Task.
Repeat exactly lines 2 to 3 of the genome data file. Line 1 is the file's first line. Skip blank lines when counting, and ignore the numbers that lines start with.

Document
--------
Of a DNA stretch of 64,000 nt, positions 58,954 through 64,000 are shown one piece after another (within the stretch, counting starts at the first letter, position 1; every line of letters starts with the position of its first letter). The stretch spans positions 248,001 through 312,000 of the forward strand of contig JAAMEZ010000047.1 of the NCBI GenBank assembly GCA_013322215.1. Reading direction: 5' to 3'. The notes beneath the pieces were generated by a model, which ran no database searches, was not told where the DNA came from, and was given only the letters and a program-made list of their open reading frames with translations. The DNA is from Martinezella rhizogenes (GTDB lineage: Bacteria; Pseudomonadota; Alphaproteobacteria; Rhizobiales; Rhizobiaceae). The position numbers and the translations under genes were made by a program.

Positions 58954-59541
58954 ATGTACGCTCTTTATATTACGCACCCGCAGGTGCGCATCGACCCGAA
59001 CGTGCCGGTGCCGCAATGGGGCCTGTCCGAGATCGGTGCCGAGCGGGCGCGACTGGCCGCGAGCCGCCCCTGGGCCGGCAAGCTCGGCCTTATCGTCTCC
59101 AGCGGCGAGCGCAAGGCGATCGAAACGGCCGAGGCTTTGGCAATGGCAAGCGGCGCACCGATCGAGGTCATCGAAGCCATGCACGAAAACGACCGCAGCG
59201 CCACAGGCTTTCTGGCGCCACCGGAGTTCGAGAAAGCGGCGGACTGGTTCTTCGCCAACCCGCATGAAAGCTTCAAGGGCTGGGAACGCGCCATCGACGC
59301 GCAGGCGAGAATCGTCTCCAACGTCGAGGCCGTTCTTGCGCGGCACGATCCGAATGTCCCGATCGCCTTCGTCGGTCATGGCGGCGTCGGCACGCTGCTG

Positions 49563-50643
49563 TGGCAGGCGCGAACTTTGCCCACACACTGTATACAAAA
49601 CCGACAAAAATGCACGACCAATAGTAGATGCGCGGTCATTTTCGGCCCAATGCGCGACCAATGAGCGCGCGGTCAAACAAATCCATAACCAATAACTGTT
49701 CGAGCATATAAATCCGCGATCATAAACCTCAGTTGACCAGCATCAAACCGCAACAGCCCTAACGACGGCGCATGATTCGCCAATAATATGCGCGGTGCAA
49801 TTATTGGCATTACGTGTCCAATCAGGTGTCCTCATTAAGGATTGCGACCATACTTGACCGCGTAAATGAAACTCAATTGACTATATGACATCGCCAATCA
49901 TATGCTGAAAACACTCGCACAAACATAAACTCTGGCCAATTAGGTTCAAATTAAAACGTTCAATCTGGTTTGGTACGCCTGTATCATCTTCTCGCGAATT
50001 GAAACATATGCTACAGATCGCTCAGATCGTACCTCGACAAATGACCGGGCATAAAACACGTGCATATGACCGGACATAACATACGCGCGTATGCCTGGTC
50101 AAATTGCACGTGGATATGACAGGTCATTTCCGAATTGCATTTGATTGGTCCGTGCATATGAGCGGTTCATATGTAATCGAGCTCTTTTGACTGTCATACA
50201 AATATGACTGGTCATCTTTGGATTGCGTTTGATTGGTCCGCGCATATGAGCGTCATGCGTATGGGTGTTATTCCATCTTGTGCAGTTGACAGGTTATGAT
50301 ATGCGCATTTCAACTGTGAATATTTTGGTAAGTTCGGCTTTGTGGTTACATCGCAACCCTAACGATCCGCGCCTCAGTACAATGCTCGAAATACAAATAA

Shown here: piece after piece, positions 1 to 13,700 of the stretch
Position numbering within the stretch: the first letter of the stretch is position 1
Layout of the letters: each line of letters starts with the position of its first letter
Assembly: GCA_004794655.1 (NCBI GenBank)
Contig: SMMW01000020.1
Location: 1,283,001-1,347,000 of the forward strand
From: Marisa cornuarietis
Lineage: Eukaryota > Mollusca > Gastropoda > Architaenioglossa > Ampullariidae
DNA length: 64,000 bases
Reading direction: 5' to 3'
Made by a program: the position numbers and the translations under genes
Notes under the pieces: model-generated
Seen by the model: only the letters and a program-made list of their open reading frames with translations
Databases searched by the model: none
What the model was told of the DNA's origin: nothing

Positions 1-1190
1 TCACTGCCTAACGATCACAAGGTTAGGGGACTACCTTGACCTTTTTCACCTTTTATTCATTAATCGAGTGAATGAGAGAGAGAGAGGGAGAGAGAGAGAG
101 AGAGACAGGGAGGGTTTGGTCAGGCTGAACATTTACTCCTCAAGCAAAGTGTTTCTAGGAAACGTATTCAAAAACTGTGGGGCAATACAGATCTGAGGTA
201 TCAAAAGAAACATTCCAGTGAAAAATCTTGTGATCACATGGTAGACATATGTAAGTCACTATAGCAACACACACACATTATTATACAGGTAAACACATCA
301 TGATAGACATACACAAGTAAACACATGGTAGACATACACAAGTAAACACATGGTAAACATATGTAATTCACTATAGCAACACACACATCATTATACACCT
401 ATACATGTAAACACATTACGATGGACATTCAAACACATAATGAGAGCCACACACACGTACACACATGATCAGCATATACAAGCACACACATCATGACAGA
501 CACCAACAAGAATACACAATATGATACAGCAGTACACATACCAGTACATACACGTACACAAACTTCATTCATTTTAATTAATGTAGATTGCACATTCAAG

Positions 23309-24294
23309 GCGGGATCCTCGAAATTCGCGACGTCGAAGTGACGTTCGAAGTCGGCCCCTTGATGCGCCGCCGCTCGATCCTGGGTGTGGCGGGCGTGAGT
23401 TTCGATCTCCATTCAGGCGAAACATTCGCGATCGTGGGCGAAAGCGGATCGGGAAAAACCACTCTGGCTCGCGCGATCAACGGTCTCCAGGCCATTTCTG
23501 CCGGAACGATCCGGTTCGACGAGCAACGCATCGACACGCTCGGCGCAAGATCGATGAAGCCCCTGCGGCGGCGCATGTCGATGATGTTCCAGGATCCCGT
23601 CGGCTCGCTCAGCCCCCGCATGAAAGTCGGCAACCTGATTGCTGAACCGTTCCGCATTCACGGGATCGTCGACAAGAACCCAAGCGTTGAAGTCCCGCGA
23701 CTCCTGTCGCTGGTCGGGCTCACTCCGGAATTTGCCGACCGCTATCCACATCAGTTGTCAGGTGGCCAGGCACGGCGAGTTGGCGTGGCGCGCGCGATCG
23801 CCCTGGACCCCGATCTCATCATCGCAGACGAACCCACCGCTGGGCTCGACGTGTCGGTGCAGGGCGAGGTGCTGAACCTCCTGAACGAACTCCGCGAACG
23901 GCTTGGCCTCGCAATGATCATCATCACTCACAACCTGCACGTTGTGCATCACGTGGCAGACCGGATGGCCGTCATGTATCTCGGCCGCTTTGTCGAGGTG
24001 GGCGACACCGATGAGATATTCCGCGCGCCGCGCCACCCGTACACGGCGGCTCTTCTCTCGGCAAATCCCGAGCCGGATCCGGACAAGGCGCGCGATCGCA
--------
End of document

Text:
Positions 58954-59541
58954 ATGTACGCTCTTTATATTACGCACCCGCAGGTGCGCATCGACCCGAA